Miss Emmeline, thank you for looking after my boys. Thank God you was there and that man didnt do no worse to them.

Youre welcome, but thats what we got to do. We got to look after each others children, and I know you do the same for my girls. You let me know if they aint better soon.

The washerwoman took her boys home. I felt calmer by that time, but my sight was blurred. My mother said that I should stay in bed and rest.

Sarah, I got to get back to the kitchen so I can finish making supper. Let me wash you up first. All right, baby?

No, Mama. Dont leave me here by myself. What if that man is out there? And why he hit those boys?

Mr. Allen aint going to like it when he hear what he did. But Sarah, listen, you always got to do what the overseers tell you. You got to obey them the same way we obey Mr. and Mrs. Allen. You understand me?

Yes, maam. But Im scared of that man. What if he come back?

Im going to be looking out for you, baby, and aint letting you go no place by yourself until you is older. Baby, you know I can see our cabin from the kitchen, and Ill watch to make sure nobody come inside. And Belle and me going to come here to see you every so often.

That year, I began listening to the pastor who had a service in the kitchen for the Hall slaves and their families on Sunday mornings. We did not attend church with the Allens in town because we had to prepare dinner. The field hands and tradespeople had their own house of worship on the plantation. After his sermon, the preacher spoke to us about the slave laws and our activities off the plantation.

One afternoon in the wintertime, after the Allens and their guests had their dinner, my mother took Belle and me into town to purchase goods for the Hall. An overseer met us at the gate before we left and gave the wagon driver a traveling pass.

As I had noticed when we were walking in town on prior occasions, men stopped to stare at my mother. She did not pause and looked straight ahead. That day, we went to different shops to retrieve items that the merchants had ordered from abroad for the Allens and dried cooking herbs from the Indies for my mother. At six oclock, the driver met us at the last shop to help us with the packages.

Johnny, I got something else to do. Please wait for us here.

Johnny gave my mother a lantern, and as we were walking toward a side road, I heard people yelling and saw them running to the square in the center of town. My mother held my hand and steered us back to the wagon. I heard someone scream, and she told me to move faster.

Mister, please, let us go. We wasnt doing nothing wrong. We was just talking. Please dont whip us, one man said.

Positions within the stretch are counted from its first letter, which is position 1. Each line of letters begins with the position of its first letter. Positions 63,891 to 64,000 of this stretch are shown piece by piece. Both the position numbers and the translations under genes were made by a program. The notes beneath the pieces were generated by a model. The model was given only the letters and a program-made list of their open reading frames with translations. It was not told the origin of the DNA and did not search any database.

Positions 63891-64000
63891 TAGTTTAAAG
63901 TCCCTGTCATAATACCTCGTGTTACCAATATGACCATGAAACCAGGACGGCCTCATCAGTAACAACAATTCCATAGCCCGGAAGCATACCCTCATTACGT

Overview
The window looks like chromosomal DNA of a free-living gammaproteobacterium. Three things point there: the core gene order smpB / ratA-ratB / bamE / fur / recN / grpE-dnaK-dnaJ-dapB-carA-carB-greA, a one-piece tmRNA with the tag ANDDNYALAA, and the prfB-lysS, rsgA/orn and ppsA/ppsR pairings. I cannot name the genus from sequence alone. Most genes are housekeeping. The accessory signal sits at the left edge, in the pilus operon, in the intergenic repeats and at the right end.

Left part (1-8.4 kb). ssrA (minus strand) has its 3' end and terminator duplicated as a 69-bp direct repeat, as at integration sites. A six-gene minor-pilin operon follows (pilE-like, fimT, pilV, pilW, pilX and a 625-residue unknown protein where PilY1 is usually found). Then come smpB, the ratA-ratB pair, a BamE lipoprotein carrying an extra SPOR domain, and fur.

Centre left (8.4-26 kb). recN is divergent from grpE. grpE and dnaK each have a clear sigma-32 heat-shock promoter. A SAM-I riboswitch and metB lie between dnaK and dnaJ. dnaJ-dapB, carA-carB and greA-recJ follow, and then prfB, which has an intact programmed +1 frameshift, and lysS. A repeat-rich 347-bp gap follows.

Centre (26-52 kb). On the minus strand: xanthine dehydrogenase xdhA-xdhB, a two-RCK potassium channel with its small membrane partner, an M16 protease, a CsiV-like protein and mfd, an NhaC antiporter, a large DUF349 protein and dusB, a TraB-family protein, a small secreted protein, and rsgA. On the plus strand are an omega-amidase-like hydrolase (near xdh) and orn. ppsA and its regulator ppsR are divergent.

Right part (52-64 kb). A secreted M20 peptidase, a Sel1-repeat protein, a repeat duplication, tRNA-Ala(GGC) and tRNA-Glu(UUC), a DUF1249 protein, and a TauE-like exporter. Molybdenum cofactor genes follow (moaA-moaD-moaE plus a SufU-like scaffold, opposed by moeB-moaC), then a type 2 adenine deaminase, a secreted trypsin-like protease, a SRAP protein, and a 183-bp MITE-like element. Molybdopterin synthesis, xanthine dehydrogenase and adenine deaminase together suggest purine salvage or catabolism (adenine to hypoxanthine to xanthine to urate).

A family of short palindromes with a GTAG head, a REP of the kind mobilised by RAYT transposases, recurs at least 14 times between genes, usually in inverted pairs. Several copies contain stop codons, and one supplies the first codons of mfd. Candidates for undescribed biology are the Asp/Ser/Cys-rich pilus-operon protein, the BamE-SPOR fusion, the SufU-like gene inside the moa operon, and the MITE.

Shut your mouths and take your turns on the post. You keep arguing, and you going to get more lashes.

Please, mister, dont. I wont do it again. We was just talking.

I hear one more thing from any of you, and youre each getting the full thirty lashes.

Mama

Sarah, stop. Not one word. Ill tell you what thats about later. Now we just got to get out of here.

We were silent all the way to Allen Estates. When we arrived at our cabin, my mother told me that the people I saw about to be whipped in town were being punished because they had done something that the preacher warned us about on Sundays.

Sarah, some people in town was talking in a group. Im only telling you this so you know not to do the same thing when youre older. If the patrollers see a group of slaves without a overseer to watch them, the patrollers can whip every one of them.

Around this time, I observed other aspects of my life and the people at Allen Hall that troubled my young head. Clarissa, the daughter of Mr. and Mrs. Allen, had a sixth year birthday celebration that began on a Thursday and ended Sunday night. There were about thirty guests, including her paternal family from Montgomery and Macon counties and neighboring planters and their families. My mother cooked all the meals and made Clarissas cake.

When we were alone, I asked my mother about my birthday.

You remember when I made that cake for you a little while back, and we and the others had it after supper in the kitchen, dont you?

But you didnt sing to me, and you didnt say it was my birthday.

I know, baby, but it was. Mr. Allen said he wrote it down in his book where he write all the babies birthdays.

When is my birthday?

Mr. Allen said its June 25. But you keep that just between us, all right, baby? And dont tell the other children. Not everybody know their birthdays. I know mines and Belles because Mr. Allens father wrote them down and Mr. Allen told me.

When the Allen relatives visited the plantation, I was not Clarissas playmate, as I was when no one else was around, but her maid; and when she spoke to me, it was to give me orders. During one of these visits, while we were in our cabin one night and I was sitting on my mothers lap, I asked her about her family, who they were and where they might be.

Baby, it aint something I like to talk about, no, but I know everybody want to know where they come from. Only God know where all my kin is, if they is living or is not. They get sold, Mommy tell me, and she say its because our people was the kind that was always making trouble for the overseers and trying to run away, and Master Allens father sell them off, a long time ago. Mommy tell me right before she die that it aint no use trying to make things right on this earth. She was right, it really aint no use. Sarah, thats why Im always telling you that you got to obey Master and Mrs. Allen and all the overseers. If anybody make trouble and dont work or try to run, they get sold off and dont nobody got to tell us where they go and we sure aint never going to see them again. Girl, you know I aint got a single sister, brother, cousin, aunt, or uncle that I know where they is, nobody, nobody but you and Belle. Thats all I got left on earth.

She held me closer. Belle was silent, sitting across from us at the table. I asked Mama if she knew what happened to her parents and brothers and sisters.